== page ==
In 2008, Barack Obama won California 61%-37%, a remarkable performance above what any California Democrat could do statewide. If we use the same 98% the Presidential race got in 2008 the average statewide race is 54% Democratic 44% Republican. The typical Democrat would win by around 10 points. Barack Obama's 13.75% lead in the average of the last four polls tells us that Mittmentum isn't nearly as strong here as it'd appears to be and that Obama is still doing very well.
One piece of conventional wisdom is that because the President will win California he'll dominate the congressional districts. While he will dominate very Democratic districts, he won't dominate the swing districts.
Using the 2010 senate race as a guide the percentages below would be about what you'd expect in a race where the Democrat wins by 13.75%.
I project Mitt Romney will win 5 competitive districts, Barack Obama 3, and 4 will be roughly even. The President will win CA-9, 41, and 47, Jerry McNerney's district and two open Southern California districts. Barack Obama's coat tails might be enough to bring those home.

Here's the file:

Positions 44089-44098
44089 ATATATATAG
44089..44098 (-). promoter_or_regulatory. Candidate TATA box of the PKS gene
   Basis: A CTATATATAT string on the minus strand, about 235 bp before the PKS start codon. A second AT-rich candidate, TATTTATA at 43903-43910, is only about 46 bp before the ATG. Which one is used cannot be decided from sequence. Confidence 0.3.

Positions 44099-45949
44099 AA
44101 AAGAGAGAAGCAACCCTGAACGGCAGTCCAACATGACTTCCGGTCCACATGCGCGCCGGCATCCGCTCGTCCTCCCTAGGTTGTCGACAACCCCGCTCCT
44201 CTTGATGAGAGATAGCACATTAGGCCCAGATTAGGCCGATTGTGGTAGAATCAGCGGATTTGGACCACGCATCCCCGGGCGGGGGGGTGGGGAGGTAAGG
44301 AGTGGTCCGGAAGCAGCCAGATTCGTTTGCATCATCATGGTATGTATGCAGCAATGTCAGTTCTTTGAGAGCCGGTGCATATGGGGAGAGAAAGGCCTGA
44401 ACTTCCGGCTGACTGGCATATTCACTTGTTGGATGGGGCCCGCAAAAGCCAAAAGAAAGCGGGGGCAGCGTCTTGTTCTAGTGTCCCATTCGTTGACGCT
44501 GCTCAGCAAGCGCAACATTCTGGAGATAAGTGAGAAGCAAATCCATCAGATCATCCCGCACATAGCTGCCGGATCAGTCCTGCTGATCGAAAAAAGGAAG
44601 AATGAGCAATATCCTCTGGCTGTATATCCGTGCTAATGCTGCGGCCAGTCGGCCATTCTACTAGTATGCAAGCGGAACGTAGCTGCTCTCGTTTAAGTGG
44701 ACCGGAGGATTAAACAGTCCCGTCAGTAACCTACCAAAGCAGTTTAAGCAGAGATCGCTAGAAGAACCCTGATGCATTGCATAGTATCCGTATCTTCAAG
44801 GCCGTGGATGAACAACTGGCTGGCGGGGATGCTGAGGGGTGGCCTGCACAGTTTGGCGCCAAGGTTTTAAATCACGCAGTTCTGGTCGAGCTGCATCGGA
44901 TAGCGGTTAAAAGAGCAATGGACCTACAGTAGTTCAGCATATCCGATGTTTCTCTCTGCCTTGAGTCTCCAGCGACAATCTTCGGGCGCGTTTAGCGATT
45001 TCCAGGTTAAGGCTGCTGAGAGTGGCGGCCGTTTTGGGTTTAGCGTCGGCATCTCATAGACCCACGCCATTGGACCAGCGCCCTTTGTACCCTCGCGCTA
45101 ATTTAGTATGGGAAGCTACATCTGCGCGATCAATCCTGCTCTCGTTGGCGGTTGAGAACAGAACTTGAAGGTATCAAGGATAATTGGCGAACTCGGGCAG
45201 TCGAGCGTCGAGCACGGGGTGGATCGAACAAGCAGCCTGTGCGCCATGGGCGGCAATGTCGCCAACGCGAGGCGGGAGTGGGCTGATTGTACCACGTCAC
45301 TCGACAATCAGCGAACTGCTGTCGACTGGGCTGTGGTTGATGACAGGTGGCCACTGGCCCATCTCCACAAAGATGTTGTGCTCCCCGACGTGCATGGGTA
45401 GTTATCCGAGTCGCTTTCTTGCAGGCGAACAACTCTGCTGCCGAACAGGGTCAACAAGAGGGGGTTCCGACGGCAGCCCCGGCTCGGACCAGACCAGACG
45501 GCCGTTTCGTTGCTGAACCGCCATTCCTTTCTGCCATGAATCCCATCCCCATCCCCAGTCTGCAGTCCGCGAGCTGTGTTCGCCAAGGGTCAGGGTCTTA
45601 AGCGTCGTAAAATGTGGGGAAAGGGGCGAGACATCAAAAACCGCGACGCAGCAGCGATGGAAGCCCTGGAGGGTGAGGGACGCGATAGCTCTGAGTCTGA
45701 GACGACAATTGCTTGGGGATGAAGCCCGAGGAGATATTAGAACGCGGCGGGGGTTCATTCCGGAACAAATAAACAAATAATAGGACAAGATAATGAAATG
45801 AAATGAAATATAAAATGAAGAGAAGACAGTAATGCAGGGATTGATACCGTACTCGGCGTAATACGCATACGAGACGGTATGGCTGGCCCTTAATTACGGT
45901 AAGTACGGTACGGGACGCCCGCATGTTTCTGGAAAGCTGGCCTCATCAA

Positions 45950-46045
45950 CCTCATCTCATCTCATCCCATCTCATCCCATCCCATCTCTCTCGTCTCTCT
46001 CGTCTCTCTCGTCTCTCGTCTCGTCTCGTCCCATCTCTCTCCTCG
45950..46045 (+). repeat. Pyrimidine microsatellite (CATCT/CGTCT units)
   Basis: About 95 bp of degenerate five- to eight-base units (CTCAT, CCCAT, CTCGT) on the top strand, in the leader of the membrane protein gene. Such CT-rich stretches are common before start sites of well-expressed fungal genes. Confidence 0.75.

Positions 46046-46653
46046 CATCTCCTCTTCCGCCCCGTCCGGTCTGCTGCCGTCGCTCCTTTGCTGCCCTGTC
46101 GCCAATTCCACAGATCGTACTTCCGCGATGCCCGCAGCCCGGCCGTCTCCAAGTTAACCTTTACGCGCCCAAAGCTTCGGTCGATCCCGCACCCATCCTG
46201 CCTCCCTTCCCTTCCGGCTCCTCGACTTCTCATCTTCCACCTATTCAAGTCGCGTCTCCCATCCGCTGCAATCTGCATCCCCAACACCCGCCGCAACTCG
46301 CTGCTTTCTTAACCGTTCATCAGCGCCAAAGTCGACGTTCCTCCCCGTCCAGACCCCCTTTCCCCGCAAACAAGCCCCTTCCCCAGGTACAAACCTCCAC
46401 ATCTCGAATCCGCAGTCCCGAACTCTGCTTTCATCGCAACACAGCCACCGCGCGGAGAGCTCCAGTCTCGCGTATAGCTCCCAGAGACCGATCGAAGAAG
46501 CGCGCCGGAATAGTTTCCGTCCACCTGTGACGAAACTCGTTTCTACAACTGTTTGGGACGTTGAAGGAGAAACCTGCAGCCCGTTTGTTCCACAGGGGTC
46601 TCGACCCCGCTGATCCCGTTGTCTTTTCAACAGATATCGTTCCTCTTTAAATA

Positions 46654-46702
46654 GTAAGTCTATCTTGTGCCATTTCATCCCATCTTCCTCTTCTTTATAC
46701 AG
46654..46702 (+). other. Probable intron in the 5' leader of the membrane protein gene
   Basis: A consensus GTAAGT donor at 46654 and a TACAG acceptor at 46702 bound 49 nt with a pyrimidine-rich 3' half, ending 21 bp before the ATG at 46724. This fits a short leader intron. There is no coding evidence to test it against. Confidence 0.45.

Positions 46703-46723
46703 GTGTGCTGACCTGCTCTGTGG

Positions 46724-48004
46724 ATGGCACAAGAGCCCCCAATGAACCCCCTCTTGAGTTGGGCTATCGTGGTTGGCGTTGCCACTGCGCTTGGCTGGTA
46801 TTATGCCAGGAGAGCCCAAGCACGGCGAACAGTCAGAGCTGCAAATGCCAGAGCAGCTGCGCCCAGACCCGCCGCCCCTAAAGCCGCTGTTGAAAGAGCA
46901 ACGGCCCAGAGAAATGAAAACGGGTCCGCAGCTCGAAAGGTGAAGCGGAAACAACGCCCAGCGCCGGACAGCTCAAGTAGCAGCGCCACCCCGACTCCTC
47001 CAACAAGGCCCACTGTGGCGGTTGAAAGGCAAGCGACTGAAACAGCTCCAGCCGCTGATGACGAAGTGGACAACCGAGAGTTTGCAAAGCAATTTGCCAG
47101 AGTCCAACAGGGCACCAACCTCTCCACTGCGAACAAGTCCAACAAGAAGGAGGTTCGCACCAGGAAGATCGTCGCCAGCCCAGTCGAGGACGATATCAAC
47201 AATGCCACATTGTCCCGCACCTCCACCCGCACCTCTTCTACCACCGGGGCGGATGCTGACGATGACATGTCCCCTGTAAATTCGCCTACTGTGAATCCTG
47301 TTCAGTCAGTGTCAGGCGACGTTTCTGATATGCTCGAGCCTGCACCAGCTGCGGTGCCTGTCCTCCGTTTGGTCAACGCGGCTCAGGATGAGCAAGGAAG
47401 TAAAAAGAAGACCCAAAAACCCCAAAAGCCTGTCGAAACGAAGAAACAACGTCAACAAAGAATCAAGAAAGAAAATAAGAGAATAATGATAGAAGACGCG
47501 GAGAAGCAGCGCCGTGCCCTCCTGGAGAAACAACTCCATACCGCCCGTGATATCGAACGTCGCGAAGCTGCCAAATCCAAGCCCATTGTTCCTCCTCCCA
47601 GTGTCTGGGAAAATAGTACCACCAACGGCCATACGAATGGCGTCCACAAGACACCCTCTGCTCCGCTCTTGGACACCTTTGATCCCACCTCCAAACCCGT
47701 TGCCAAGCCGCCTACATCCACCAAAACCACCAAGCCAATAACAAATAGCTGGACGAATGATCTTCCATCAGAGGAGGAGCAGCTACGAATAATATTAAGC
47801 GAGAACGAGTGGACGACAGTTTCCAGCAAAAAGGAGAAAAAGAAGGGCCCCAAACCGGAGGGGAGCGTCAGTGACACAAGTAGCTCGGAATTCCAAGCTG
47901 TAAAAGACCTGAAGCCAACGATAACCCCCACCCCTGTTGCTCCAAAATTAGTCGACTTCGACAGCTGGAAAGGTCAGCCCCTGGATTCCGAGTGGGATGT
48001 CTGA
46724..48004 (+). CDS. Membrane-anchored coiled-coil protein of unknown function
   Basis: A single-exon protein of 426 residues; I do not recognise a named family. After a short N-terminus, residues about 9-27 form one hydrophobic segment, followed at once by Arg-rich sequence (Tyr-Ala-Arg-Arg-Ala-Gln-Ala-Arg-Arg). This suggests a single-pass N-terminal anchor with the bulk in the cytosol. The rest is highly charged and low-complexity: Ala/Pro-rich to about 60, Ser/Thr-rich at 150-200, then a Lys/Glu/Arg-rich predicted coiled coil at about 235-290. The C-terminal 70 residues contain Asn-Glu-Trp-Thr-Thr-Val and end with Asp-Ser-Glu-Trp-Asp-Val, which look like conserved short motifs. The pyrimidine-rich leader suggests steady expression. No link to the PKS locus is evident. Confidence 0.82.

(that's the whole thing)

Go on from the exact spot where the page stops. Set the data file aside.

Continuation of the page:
Mitt Romney may have coat tails too. Four of the five congressional districts I project him to win are occupied by Republican incumbents. Democrats failed to win any of the 8 Republican congressional districts that Barack Obama won in 2008. If they couldn't unseat Republican incumbents when Barack Obama won the district their chances should be less when he loses it.
The four districts that project to be roughly even have three Democratic incumbents. Since incumbents usually beat their Presidential candidate, John Garamendi, Lois Capps, and Jim Costa should be favored to win. The last district, CA-26, is an open district contested by Republican Tony Strickland and Democrat Julia Brownley. There appears to be no favorite there.